Big Banks Blame Automation as They Offshore American Jobs

Big Banks Blame Automation as They Offshore American Jobs

When Capital One announced in August that they were laying off 400 call-center workers from a Rolling Meadows, Illinois, location, the company officials claimed that they were moving toward automation. “Call volumes continue to decrease as customers increasingly self-service through a mix of our digital tools and contact center calls,” Sie Soheili, a Capital One spokesperson, told the Chicago Tribune. The Rolling Meadows layoffs follow the loss of 1,500 Capital One call-center jobs in Oregon and South Dakota in 2015. Yet last year, Capital One opened a new customer-service and technical-support office in the Philippines, creating 2,000 call-center jobs. Today, Capital One employs 4,800 call-center workers in a country that had no call centers at all just four years ago.

With 2.5 million people employed at call centers in the United States, employees in the sector face an existential crisis as companies close down one center after the other. While the corporate officials may say they are bowing to pressures from consumers, many of these companies decide to lay off American workers and hire less-expensive foreign workers in countries like the Philippines.

Wells Fargo, who earlier this week laid off hundreds of employees at a call center in Allentown, Pennsylvania, also has shifted jobs to the Philippines. The company has laid off hundreds of American call-center employees over the last decade, even as the company expands their call-center hiring in the Philippines (which assists U.S. customers).

Tim Sloan, the CEO of Wells Fargo, effectively admitted to offshoring jobs during a Senate Banking Committee hearing in early October. Senator Joe Donnelly, an Indiana Democrat, asked Sloan whether Wells Fargo “let people go in the states and then added people in the Philippines?” Sloan responded, “Senator, we did,” before attempting to brush off the offshoring issue by claiming the call centers in the Philippines allowed Wells Fargo to provide 24/7 customer service. A smirking Donnelly replied that he knew many Americans who would be willing to work night shifts.

Call centers are at the front of a company, providing general customer service or technical support. They also serve as telemarketing hubs. Most sectors with large numbers of customers who require those services, from telecommunications and media to banking and financial services, use call centers. But the nature of the work means that it can be done from anywhere in the world, and companies pay Filipino and Indian employees much less than comparable American workers.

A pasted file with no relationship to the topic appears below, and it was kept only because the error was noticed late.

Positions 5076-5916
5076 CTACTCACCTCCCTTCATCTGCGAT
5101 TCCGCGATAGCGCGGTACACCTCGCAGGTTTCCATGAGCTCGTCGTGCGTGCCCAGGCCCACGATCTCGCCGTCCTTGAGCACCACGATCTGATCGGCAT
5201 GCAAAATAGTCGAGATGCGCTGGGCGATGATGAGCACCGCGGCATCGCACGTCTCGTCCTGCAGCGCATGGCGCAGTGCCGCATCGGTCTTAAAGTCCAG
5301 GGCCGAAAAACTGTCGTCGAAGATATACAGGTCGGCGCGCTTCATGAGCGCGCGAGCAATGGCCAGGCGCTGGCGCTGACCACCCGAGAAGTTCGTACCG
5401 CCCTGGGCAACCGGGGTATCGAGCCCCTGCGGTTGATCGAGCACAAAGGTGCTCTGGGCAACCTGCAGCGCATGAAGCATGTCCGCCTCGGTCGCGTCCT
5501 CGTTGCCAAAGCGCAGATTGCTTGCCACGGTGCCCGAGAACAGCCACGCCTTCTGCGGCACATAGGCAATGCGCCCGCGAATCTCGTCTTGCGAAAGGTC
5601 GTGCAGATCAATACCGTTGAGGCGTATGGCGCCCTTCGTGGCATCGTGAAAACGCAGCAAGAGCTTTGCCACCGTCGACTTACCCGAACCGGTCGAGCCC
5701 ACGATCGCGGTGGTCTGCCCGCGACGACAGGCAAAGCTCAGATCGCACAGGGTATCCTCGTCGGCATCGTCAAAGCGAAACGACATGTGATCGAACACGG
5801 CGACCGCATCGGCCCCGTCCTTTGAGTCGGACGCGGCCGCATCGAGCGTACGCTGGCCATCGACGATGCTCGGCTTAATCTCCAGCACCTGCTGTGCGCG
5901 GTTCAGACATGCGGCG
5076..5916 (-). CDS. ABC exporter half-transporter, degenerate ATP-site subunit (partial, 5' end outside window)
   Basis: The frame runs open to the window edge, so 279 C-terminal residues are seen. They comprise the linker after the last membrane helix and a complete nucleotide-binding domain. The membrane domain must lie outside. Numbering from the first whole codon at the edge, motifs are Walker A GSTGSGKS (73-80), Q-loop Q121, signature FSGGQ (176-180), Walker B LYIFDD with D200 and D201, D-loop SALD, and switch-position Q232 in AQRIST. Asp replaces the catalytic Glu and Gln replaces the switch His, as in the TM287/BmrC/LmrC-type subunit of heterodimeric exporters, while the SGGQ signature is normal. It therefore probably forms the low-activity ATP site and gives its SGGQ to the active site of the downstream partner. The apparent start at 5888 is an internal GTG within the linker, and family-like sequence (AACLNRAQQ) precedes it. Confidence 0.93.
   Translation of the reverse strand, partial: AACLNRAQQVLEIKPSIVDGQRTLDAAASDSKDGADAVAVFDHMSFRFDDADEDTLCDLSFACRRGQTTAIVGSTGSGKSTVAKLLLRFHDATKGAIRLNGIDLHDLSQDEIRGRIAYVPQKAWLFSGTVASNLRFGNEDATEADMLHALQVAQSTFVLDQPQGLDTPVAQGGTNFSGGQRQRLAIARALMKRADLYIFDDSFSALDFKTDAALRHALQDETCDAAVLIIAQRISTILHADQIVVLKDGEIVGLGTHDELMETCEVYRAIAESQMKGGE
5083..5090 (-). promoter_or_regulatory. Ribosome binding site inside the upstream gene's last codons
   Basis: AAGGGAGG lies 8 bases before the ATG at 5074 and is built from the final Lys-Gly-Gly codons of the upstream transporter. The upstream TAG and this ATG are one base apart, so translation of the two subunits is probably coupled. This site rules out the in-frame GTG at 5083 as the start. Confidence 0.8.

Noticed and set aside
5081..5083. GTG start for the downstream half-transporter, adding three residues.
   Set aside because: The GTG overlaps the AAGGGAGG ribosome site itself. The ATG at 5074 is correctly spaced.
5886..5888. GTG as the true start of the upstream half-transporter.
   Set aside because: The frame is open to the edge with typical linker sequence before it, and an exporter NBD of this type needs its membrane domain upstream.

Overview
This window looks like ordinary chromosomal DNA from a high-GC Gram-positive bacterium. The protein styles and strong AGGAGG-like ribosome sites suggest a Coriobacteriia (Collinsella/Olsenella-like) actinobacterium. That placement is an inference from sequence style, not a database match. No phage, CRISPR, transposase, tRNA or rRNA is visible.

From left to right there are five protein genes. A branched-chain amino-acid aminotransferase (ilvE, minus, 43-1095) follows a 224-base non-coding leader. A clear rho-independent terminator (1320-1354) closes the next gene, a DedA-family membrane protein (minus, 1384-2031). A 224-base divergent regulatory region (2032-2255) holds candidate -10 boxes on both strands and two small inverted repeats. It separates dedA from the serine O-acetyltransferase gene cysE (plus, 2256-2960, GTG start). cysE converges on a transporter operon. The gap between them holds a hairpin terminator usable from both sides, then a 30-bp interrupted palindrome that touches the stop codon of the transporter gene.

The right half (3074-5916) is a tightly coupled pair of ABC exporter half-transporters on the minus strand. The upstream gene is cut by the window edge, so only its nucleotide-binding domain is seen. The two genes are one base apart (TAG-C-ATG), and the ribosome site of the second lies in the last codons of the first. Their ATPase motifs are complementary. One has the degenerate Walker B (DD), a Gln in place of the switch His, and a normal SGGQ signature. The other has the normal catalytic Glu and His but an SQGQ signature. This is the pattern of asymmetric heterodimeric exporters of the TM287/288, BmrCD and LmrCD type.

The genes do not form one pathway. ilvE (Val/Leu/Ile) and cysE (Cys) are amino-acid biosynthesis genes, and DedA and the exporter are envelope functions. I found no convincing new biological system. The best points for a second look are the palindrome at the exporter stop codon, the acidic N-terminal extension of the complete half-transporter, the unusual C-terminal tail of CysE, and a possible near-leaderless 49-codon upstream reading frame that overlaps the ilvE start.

Offshoring call centers isn’t just a threat to workers. This trend also presents a problem for American consumers. Poorly paid center employees in the Philippines and India have few opportunities for advancement. In that climate, it is easy to see why cybersecurity analysts say there is a risk of call-center workers committing identity theft. Despite this, almost all of the major banks in the United States, from Bank of America and Chase, to Capital One and Wells Fargo, operate call centers overseas.

Organized labor has been fighting corporate offshoring of call-center jobs for years. But with labor unions’ power waning and corporations eager to reduce labor costs any way possible, that skirmish proved to be a tough one. Even so, the Communications Workers of America, which represents most unionized call-center workers, has had some success. In 2016, striking Verizon workers represented by the CWA stayed on the picket line until Verizon made wage concessions and promised that 1,300 new call-center jobs would be created in the United States. Shane Larson, a CWA spokesman, described the Verizon strike as a “huge win.”

“We kept good jobs in the U.S. and brought back previously offshored jobs,” he said. US Airways, also under pressure from CWA, closed the last of their Filipino call centers in 2011, a process that began in 2004 after a labor dispute.

Prodded by union activism, seven Senate Democrats, led by Senators Sherrod Brown of Ohio and Robert Casey of Pennsylvania, introduced the U.S. Call Center Worker and Consumer Protection Act earlier this year, which would require overseas call-center employees to inform American callers and give those callers an option to speak with a U.S. call center if they’d prefer. It would make corporations that offshore call-center jobs ineligible for some federal grants and loans. Representatives Gene Greene, a Democrat from Texas, and David McKinley, a Republican from West Virginia, introduced a similar bill in the House. He said in a press release, “our number one priority in Congress is protecting and creating American jobs. Plain and simple, we should not be rewarding companies for moving jobs offshore.”

Similar bills have been introduced in eight state legislatures, including Georgia and Alabama, where Republicans introduced the bills that echo President Trump’s “America First” message: In the Peach State, the bill is called “The Georgia Jobs First Act of 2017.”

Offshoring call centers is an easy way for corporations to cut labor costs. But with wage stagnation and growing income inequality, state and federal lawmakers need to decide whether corporations should be allowed to lay off American employees and then hire workers abroad for less money while enjoying lucrative government contracts and tax subsidies.